We're here to help you navigate STEM learning at home while schools and camps are closed due to COVID-19.

Here are some resources to guide your at home learning:

The Raspberry Pi Projects Kit offers a customizable set of activities for progressive learning. Students use Scratch to write computer programs and combine those programs with circuits and sensors for interactive fun.

Girls at a GirlSPARC event doing hands-on Raspberry Pi projects with Scratch coding and electronics
Above: Girls at a GirlSPARC event working on hands-on coding and electronics projects with Raspberry Pi.

The Raspberry Pi Projects Kit from Science Buddies works with a series of eight interactive activities that combine computer programming and electronics. With the kit, students set up their own Raspberry Pi and then write Scratch programs that control or respond to sensor data from GPIO pins. This enables students to build breadboard circuits that work with Scratch programs to play sounds or activate lights, for example, based on sensor input.

The progressive series of Raspberry Pi projects are designed to be accessible for students who have never coded before but also engaging for students who have some programming experience. These projects are often used by individual students who are interested in learning more about computer programming or students who want to work on activities that take coding beyond the screen. With a blend of code and electronics, the Raspberry Pi projects set students up for hours of creative hands-on STEM exploration using different sensors.

The Raspberry Pi Projects Kit activities also work well in group environments, out-of-school programs, and summer camp settings.

Raspberry Pi at Summer Camp

In coordination with a local non-profit mentoring organization, Paul Popick, a retired IBM technologist, runs a summer camp in Easton, Maryland. Last summer was Paul's fourth year offering the camp.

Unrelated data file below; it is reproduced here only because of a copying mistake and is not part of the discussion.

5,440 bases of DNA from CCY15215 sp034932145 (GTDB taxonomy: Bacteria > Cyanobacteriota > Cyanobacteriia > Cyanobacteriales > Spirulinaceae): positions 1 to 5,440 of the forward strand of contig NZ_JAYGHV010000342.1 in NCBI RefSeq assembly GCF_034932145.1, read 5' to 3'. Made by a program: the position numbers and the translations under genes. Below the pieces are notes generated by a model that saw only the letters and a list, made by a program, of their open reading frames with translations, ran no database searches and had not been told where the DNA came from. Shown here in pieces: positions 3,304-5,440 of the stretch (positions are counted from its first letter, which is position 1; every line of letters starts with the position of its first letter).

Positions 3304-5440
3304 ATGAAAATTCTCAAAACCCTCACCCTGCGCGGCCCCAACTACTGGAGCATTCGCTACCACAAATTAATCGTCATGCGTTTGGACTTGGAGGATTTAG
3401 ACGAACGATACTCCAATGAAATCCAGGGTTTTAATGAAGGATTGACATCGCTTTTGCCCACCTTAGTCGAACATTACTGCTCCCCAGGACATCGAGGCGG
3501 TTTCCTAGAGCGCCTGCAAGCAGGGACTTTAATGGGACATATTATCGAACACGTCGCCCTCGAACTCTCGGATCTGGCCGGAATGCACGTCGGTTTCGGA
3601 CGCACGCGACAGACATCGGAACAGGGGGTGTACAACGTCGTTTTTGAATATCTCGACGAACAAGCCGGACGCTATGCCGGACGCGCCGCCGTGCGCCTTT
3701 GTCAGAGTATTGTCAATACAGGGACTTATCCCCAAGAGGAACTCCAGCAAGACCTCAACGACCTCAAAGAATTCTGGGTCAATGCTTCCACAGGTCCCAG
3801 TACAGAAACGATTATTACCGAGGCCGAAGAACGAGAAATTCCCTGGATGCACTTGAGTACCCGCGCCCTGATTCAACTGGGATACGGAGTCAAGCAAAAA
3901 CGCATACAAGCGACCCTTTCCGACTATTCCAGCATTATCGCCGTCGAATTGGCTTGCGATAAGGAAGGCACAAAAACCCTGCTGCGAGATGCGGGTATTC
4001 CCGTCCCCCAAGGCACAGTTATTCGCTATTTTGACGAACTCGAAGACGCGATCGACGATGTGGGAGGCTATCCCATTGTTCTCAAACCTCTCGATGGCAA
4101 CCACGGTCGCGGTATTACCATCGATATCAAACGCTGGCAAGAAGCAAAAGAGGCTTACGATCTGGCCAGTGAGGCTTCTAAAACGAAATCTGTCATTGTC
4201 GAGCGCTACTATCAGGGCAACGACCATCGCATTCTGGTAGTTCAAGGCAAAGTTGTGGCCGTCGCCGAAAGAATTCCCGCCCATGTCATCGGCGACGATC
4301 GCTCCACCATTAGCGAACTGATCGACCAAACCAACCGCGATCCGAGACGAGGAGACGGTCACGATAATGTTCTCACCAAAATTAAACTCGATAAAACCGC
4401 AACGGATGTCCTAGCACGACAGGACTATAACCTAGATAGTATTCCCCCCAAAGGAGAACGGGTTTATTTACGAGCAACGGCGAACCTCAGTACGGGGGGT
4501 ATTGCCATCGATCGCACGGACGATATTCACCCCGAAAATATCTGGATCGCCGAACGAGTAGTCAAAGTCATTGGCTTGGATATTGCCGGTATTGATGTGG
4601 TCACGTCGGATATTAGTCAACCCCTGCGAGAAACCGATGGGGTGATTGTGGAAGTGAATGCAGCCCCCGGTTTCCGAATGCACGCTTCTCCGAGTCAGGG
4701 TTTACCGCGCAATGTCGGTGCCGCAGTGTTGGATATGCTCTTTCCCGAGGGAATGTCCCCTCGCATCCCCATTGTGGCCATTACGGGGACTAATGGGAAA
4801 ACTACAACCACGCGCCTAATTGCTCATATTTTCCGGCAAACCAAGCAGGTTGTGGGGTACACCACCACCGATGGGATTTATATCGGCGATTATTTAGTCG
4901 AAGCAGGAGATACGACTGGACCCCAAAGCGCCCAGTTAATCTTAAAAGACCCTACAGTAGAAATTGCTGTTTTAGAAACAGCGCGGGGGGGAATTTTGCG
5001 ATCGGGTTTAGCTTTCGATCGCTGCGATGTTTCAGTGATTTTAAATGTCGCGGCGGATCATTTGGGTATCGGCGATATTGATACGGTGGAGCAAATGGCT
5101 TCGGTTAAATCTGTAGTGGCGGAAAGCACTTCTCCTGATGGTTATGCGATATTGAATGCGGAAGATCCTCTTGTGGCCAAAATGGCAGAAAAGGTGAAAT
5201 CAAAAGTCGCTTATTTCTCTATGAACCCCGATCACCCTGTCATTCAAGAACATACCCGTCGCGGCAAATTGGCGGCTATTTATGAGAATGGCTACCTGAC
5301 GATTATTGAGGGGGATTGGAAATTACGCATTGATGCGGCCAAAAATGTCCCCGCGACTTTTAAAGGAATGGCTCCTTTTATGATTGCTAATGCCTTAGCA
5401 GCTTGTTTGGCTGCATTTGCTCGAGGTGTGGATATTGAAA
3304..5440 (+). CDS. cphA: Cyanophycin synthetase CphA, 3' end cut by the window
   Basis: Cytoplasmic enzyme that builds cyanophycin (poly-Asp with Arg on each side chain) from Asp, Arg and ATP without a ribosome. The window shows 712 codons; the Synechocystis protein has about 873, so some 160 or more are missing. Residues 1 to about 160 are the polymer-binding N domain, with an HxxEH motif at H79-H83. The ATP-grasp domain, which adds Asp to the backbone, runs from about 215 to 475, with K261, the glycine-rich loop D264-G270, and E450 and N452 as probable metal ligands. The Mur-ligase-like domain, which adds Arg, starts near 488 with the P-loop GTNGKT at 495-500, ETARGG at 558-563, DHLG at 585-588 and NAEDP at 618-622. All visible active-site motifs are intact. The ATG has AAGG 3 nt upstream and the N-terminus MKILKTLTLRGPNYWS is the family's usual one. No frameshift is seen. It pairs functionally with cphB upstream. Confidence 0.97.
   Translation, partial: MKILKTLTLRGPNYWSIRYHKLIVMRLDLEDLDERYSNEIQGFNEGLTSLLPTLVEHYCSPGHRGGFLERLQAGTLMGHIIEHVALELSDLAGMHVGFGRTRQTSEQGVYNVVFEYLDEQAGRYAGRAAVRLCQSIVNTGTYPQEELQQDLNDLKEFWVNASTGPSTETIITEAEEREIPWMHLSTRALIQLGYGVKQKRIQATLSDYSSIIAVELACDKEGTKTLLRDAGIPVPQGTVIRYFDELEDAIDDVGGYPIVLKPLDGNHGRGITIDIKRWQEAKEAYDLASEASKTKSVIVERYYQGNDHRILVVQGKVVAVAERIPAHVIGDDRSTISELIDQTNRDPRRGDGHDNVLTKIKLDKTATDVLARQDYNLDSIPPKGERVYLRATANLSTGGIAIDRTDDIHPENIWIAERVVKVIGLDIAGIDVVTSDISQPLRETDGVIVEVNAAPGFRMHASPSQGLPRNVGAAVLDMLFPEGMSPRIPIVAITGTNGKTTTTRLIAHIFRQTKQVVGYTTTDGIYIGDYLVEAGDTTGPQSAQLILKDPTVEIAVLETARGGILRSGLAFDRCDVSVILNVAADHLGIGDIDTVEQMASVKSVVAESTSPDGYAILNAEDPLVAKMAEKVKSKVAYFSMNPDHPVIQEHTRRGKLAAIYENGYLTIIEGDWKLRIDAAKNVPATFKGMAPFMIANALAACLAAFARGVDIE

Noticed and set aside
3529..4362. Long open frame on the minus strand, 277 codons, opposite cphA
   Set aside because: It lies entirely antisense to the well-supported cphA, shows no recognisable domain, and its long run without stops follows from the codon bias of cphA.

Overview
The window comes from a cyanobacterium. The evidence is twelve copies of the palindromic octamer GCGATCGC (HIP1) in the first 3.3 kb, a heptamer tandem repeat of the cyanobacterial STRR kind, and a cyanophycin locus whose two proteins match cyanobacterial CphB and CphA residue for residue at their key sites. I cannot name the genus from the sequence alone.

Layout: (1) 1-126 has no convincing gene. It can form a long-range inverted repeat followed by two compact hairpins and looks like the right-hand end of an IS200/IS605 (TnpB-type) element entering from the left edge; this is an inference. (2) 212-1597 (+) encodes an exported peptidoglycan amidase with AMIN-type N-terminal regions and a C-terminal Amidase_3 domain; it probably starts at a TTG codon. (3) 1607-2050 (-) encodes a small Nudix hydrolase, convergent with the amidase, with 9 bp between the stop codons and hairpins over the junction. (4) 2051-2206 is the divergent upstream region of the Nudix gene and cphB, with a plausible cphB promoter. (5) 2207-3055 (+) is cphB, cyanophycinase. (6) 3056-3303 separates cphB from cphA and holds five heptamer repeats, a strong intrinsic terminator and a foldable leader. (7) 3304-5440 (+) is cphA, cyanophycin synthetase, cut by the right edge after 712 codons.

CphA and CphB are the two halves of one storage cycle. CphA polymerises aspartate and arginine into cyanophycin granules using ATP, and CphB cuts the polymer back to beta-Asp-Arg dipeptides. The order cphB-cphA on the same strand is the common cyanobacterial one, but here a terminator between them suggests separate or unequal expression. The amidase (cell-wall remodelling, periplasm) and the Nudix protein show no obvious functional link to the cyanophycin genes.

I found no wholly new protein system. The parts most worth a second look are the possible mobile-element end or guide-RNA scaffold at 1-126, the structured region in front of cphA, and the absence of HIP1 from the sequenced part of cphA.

Paul says the week-long camp focuses on life and physical sciences and emphasizes experiential learning. "Each morning the kids do an experiment with a scientist. In the afternoons they work on their projects. The experiments include food testing, water testing, digital circuits, organic compounds, phosphorescence, and static forces."

Kids attending camp choose the projects they will do, and last summer, Paul had several campers who chose Raspberry Pi. During the week of camp, Paul says most campers "completed 6 or 7 of the projects" from the Raspberry Pi series. "One of the kids also went on to develop a Python program for a Rock Paper Scissors game," he adds.


Two sudents doing hands-on Raspberry Pi projects with Scratch coding Two students doing hands-on Raspberry Pi projects and inserting electronics components in a breadboard
Above: Students at a Purdue I2R engineer camp using Raspberry Pi to explore Scratch computer coding and electronics.

The Raspberry Pi Projects Kit

The Raspberry Pi Projects Kit is now available in two versions, the Complete Raspberry Pi Projects Kit, which contains the Raspberry Pi unit, and the Raspberry Pi Circuit Building Kit, which contains only the electronics components (for someone who already has a Raspberry Pi). Directions for all eight projects in the series are accessible online.

Tip: For educators using the Raspberry Pi Projects kit and project series, the Best Practices for Using the Raspberry Pi Projects Kit in a Classroom or Out-of-School Setting resource has tips and suggestions for working on coding and electronics activities with groups.

See also: The Girl Factor: Creative Code and Computer Programming



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